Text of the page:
We started our stay quite lost without the internet to guide us to locations and to translate for us. The owner understood our budget and introduced us to a local restaurant. This restaurant was not where the tourists eat, but served good food. We still don’t know what this place is called but it is if you’re ever in Havana, it is on San Lazaro between Hospital and Espada. On a side note, the common way to give directions is to give the intersection location. Here we met a young guy who spoke English and who we had the pleasure of building a relationship with. Julio had a natural style about him, he could get along with anyone. He also gave hubby a different Cuban dish every day which hubby loved.

We found out that Julio had a four year old daughter living with her mum in a town ten hours away from Havana. He worked every day for two months and then would get one week off to go see them. His partner had to stay with her mum because of illness so he would WhatsApp his daughter daily. This was typical of the hardship stories we heard here. 

The day before his dad was going to drive him, most people don’t own a car, Julio arranged for us to visit his favourite beach in Havana. More about that here.


On our first night I needed to access the internet to get a refund from Airbnb for our failed booking. Mari walked me to one of the government sites, which is usually a park or square. She linked arms with me the whole time which felt like it was for my safety. She stayed away from other people even though I thought we’d get better reception where most people were hovering around. I still couldn’t connect so she cautiously asked around for help and hesitantly approached a person so I could buy a one hour card for 2 CUC. Then she argued with him when I couldn’t connect and in his broken English he said he would make sure it works. I could see she took responsibility of me and perhaps this was her job at our casa particular. 

Once I had connected and sent my Airbnb message we strolled back and made conversation with hand motions throwing in one word here and there that we believed the person understood. She showed me photos of her granddaughter who lives in New York. She explained that she hadn’t seen her son since he was six when he escaped to America. She was not allowed a passport so couldn’t travel to see them and her son was not allowed to come back into Cuba or he would have to stay. I cried with her as I felt the sorrow in her loss.


On Sunday we decided it was too hot to bother with sight seeing and preferred to enjoy the air-conditioned room. That day, I saw Lidia preparing a big lunch which turned out to be because her son and granddaughter were visiting. I wasn’t sure if it was an every Sunday thing or just one-off. Isabela was a spark of joy who made her grandmother’s eyes shine. More about her in our Cuban Espanol post.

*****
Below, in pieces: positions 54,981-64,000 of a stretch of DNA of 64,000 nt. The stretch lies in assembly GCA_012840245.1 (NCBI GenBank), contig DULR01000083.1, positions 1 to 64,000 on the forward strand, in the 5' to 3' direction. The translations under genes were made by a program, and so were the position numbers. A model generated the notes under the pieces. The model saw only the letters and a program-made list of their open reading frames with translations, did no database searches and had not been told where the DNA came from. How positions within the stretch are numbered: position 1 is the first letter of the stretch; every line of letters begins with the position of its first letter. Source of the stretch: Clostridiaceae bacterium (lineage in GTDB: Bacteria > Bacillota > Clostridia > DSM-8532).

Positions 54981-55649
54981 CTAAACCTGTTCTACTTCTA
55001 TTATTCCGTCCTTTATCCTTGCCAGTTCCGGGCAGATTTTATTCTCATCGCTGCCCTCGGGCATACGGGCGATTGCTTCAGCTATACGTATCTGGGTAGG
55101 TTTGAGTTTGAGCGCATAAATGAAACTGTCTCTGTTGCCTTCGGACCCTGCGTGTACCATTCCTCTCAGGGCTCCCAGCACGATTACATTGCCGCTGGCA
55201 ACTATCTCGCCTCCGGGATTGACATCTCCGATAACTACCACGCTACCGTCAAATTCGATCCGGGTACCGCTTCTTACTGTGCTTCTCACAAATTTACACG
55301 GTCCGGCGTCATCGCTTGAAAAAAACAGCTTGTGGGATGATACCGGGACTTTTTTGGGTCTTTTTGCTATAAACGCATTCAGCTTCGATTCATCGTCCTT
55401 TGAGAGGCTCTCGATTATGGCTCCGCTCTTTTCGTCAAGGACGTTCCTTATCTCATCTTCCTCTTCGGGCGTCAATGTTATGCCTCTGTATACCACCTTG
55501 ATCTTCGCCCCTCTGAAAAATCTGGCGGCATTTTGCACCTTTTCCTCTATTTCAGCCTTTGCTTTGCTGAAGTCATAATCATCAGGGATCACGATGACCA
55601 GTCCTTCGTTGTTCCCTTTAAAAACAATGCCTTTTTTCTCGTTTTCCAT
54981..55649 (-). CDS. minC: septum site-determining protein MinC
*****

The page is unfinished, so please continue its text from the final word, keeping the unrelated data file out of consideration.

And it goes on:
Lidia’s son spoke quite a bit of English and shared that his wife was at home with their four week old girl. They lived about forty minutes away. I didn’t want to pry but I wondered how much Lidia would get to visit her son, because what I saw was her working seven days a week, all day. That’s probably why he was visiting here instead of Lidia going to see her newborn granddaughter. 

Lidia had a pet turtle which she kept in a bowl in the courtyard. My kids loved checking the turtle every morning. One day little 2yo was unsettled and crying so she talked to him the whole time about the turtle then picked up the turtles bowl, emptied into the sink and showed him how she washed the turtle’s shell with a toothbrush. He loved this and was a happy chappy after that. 

There were a few things that accentuated her role in the house. One day the New Jersey couple who I’d been conversing with were having a coffee in the kitchen with Lidia. I decided to join them and told hubby to come too. Lidia immediately got out of her seat and said she would stand because there were not enough chairs. Hubby refused to let her stand and he sat on the stairs insisting she sit down until she finally sat down at the table. Whenever my kids made a mess I would ask her for a cloth to clean it up and she would do the cleaning, refusing to let me do it. But she was always friendly and seemed pleased to be able to help us in any way. I suppose the most obvious was that they both slept on fold out beds in the kitchen.